Brighton Festival, Various venues, Brighton
Giustino, Trinity College of Music, London
In Brighton, 'Giovanna d'Arco' was performed next to Anish Kapoor's sculpture of dismemberment
Sunday 10 May 2009
It must have been a noisy place, the mind of Joan of Arc. All those visions, all those voices, the tinnitus of celestial commands. From Schiller to Shaw, Tchaikovsky to Verdi, Anatole France to Marina Warner, the story of the 19-year-old patriot, visionary and virgin has fascinated artists and historians.
And, on Monday afternoon, while riot police and anti-war protesters fought in the pleasure gardens, two readings of the same legend collided in the crumbling concrete of Brighton's Old Municipal Market as Anna Grevelius and Chamber Domaine performed Rossini's Giovanna d'Arco from among the blood-red body-parts of Anish Kapoor's Dismemberment of Jeanne d'Arc.
Written for mezzo-soprano and piano in 1832, for private performance by the celebrated courtesan Olympia Pélissier (later to be Rossini's second wife), Giovanna d'Arco celebrates the tomboy heroine of France in limpid, moon-bathed whispers and defiant fioritura. The flames invoked are not those of the stake but those in the eyes of the Angel of Death, for this is Joan on the eve of battle, devout but untried, "a lamb among lions". Orchestrated by Salvatore Sciarrino in 1989, in Rossini's favoured rose and violet timbres, the gran scena's pathos is intensified. A dove-like flute (Anna Wolstenholme) answers Giovanna's plangent questions, a jubilant clarinet (Duncan Prescott) cheers her on through the victory cabaletta, while the bassoons and cellos press and push below, warning of retribution.
It is a measure of Rossini's sophistication that the pity of Giovanna d'Arco works independently from the listener's knowledge of the violent end that awaited Giovanna. Youth and bravery are what touches, and Grevelius's faultless performance – first gently insinuated then incendiary – captured these qualities. Singing from a white scaffold, with the players and conductor Thomas Kemp below, the pure-toned ingénue was a startling contrast to Kapoor's five-part installation: two severed limbs, two conical mounds of igneous rubble, a deep, oval void hacked into the floor; brutal centrepiece of Brighton Festival's sculpture trail and the "after" to Rossini's "before". This is Joan the victim of sexual mutilation: her womb eviscerated, her breasts sliced off, the femininity concealed beneath her armour laid bare and bloody. It didn't happen. Though 15th-century executions operated on the more-is-more principle, her body was burned twice to avoid leaving relics, her ashes scattered in the Seine, her story left open to centuries of interpretations.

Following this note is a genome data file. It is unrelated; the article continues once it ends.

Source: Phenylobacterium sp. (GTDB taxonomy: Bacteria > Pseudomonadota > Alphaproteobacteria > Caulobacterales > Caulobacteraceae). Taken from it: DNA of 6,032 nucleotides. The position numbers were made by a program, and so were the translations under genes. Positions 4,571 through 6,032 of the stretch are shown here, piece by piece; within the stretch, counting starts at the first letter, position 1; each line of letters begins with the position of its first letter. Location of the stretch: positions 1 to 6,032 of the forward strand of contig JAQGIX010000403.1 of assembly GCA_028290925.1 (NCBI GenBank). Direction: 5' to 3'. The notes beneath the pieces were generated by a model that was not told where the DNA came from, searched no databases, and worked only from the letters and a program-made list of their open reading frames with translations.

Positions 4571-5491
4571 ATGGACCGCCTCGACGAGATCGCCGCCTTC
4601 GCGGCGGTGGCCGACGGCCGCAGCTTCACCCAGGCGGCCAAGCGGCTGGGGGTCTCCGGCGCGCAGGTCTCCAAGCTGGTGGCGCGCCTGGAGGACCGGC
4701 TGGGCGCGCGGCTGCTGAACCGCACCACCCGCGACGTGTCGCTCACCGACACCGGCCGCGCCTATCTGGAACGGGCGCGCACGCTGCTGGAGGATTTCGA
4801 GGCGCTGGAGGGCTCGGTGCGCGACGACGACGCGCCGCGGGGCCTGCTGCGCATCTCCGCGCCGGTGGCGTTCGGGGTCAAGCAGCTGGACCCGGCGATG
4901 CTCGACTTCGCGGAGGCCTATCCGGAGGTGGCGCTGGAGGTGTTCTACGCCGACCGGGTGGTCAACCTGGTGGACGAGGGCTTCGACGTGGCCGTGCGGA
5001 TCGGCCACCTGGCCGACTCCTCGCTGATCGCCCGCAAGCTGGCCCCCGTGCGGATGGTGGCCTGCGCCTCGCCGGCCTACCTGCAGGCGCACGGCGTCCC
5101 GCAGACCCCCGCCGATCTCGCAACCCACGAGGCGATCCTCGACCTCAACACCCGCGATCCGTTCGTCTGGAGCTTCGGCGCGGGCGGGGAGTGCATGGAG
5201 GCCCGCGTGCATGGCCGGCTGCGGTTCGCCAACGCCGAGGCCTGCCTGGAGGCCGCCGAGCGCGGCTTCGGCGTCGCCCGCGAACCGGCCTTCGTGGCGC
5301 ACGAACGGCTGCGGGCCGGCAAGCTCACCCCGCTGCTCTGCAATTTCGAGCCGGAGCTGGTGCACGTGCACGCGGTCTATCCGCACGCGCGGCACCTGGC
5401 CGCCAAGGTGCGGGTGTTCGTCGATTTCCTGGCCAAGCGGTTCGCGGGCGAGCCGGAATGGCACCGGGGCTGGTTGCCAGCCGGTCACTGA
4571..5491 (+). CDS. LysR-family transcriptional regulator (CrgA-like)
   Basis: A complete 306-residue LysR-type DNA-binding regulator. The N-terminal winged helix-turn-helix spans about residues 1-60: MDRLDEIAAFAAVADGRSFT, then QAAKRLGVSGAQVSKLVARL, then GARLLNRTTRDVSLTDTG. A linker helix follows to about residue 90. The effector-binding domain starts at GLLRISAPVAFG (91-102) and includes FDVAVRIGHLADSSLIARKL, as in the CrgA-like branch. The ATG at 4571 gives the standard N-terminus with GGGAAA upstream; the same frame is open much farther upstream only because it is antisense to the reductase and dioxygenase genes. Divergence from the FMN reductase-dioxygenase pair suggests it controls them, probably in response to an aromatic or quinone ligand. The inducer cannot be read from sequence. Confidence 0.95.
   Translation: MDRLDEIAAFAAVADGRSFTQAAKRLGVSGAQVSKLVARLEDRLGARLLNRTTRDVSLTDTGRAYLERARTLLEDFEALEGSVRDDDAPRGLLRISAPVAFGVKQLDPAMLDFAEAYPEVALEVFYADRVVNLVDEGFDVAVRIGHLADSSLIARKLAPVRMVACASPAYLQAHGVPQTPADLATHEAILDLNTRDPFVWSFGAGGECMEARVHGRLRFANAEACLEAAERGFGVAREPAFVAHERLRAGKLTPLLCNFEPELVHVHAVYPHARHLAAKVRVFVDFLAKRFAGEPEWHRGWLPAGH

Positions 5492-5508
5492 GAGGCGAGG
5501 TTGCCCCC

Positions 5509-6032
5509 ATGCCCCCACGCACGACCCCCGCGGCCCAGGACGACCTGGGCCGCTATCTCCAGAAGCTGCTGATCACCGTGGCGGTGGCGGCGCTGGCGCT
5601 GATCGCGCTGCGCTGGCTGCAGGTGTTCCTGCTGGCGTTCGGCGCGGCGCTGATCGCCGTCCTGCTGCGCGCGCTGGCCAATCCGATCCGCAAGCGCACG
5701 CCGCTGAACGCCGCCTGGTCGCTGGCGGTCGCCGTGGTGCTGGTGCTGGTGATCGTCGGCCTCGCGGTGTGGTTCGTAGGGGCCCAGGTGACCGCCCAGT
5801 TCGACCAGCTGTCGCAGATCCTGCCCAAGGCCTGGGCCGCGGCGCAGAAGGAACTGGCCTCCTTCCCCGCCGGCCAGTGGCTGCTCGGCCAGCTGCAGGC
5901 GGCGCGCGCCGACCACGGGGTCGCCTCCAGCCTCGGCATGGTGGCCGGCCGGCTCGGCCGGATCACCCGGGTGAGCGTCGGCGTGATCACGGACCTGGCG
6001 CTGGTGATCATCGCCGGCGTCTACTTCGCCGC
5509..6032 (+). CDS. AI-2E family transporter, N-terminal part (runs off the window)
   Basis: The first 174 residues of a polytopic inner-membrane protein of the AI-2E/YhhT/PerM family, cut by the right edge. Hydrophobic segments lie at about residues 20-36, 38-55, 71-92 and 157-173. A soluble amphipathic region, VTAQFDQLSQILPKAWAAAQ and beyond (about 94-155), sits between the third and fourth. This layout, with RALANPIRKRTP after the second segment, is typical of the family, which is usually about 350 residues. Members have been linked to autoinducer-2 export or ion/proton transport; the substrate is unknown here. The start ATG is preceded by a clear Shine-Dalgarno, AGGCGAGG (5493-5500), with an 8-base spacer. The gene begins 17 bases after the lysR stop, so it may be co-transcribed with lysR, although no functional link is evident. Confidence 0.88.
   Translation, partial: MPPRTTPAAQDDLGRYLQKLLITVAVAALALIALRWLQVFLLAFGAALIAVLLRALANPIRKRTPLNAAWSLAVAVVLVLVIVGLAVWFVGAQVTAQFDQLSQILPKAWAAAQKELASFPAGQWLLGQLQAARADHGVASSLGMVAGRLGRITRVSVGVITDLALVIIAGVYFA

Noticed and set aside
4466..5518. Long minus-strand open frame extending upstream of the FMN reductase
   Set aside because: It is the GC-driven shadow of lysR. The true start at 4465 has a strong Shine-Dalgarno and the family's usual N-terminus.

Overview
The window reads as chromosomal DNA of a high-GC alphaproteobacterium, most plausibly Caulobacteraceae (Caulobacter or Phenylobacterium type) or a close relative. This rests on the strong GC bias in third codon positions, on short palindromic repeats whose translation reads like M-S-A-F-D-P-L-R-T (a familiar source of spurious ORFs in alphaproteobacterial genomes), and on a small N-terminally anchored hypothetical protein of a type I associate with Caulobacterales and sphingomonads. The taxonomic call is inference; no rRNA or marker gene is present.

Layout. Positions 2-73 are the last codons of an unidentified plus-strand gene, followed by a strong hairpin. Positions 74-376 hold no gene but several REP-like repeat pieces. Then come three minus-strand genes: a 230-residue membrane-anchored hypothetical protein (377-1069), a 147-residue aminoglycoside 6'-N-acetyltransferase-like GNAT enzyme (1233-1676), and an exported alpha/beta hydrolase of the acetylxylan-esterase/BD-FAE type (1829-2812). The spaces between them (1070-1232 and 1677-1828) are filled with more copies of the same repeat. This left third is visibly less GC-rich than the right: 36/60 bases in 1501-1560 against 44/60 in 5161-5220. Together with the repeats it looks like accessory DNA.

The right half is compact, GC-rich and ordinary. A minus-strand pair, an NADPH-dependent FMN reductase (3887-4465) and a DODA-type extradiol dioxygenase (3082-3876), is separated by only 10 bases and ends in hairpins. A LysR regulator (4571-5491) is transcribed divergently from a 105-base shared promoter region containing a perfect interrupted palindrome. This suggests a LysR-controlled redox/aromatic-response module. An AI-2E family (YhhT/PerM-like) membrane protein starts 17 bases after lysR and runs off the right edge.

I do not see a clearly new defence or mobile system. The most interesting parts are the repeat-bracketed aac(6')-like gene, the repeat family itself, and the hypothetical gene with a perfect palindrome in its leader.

There was more girlish vulnerability in Kate Royal's lunchtime lieder recital at the Pavilion Theatre, and another violent death. Schumann's Maria Stuart Lieder progresses from the poignancy of the young queen's "Abschied nach Frankenreich", through the urgency of "An die Königen Elisabeth" and on to the resignation of "Abschied von der Welt" and the final, austere playout of "Gebet". In this, as in Brahms's blanched and bitter "Anklänge", in the exuberant birdsong of "Nachtigallen schwingen" and in the wild lovers' metaphors of "Wie die Wolke nach der Sonne", pianist Christopher Glynn's sensitive voicing and nimble articulation were as impressive as Royal's expressivity. Hers is a generous, open, frank voice that sounds as though it could burst into laughter or tears at any second – and she's a persuasive storyteller.
Save for the Takács Quartet's assured and well-contrasted programme of Haydn, Bartók and Schumann at the Brighton Dome, this has been a week dominated by youthful heroics. In the Old Royal Naval College Chapel, Greenwich, there was a double dose: that of Giustino, the bear-battling, monster-murdering shepherd-turned-soldier of Handel's 1737 opera, and that of Trinity College of Music Baroque Orchestra, which made its debut in Olivia Fuchs's production, coached and led by baroque violinist Walter Reiter, and conducted from the harpsichord by Philip Thorby.
Long dogged by its runt-of-the-litter reputation among London's conservatoires, Trinity fielded a stylish ensemble, with vividly varied articulation, tone and phrasing from the violins, a delectable trio of recorders (Emma Williams, Julie Dean and Alice Clarke), and an alert and characterful continuo double-bass (Jan Zahourek). Ellan Parry and Johanna Town's production and lighting designs conjured Constantinople's seashore and imperial palace from little more than scaffolding and a scrunch of plastic sheeting, sending miniature battleships speeding across the nave on pulleys and concocting a sea-monster from two giant lobster claws.
Fuchs mobilised her whooping cast of clowns, cleaners, sailors, princesses and political predators through Wren's handsome aisle and galleries. The lack of surtitles (too expensive) proved advantageous as the singers worked overtime to convey the emotional roller-coaster of military machinations, romantic intrigues and improbable perils in song and gesture. This was an infectiously charming, energetic show, with some notably poised singing from young soprano Zoe Bonner (Arianna) and her mezzo sidekick Georgina Murray (Leocasta). Daniel Roddick's feline Amanzio, Peter Kirk's athletic Vitaliano and Matthew Kellett's Polidarte played for maximum laughter, Helena Daffern worked the boy-girl travesto thing as Anastasio, while Cara Curran's shy, bespectacled, valiant Giustino handled her heavy, glossy contralto voice with the half-excited, half-terrified air of a learner driver at the wheel of a very large car.
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